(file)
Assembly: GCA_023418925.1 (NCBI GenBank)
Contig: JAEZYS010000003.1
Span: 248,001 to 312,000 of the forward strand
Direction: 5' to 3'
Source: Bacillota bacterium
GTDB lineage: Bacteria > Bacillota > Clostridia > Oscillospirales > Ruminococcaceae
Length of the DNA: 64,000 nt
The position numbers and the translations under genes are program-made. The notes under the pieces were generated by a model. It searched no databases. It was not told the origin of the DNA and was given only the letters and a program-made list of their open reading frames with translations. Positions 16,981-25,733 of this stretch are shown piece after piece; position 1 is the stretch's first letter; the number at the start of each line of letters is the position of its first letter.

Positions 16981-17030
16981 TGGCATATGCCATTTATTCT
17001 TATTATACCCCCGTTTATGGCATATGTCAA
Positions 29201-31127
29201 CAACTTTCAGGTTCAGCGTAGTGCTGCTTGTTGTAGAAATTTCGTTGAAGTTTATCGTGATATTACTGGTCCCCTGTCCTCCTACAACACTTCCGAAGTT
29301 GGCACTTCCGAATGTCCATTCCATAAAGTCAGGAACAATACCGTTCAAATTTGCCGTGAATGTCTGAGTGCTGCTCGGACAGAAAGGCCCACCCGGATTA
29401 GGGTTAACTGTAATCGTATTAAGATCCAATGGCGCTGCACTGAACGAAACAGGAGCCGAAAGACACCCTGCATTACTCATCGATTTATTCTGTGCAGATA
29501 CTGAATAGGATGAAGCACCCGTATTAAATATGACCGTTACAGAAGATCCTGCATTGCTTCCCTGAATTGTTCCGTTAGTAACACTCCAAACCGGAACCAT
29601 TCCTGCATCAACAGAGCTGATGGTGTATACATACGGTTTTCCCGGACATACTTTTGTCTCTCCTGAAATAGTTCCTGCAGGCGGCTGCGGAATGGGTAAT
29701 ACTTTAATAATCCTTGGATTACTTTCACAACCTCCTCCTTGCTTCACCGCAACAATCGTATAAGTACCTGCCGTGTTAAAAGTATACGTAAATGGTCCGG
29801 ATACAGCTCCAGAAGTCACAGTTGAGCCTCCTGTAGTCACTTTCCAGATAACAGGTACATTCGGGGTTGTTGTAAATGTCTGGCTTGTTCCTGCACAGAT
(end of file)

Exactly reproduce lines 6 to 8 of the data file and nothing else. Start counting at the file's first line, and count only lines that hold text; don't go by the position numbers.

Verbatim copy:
GTDB lineage: Bacteria > Bacillota > Clostridia > Oscillospirales > Ruminococcaceae
Length of the DNA: 64,000 nt
The position numbers and the translations under genes are program-made. The notes under the pieces were generated by a model. It searched no databases. It was not told the origin of the DNA and was given only the letters and a program-made list of their open reading frames with translations. Positions 16,981-25,733 of this stretch are shown piece after piece; position 1 is the stretch's first letter; the number at the start of each line of letters is the position of its first letter.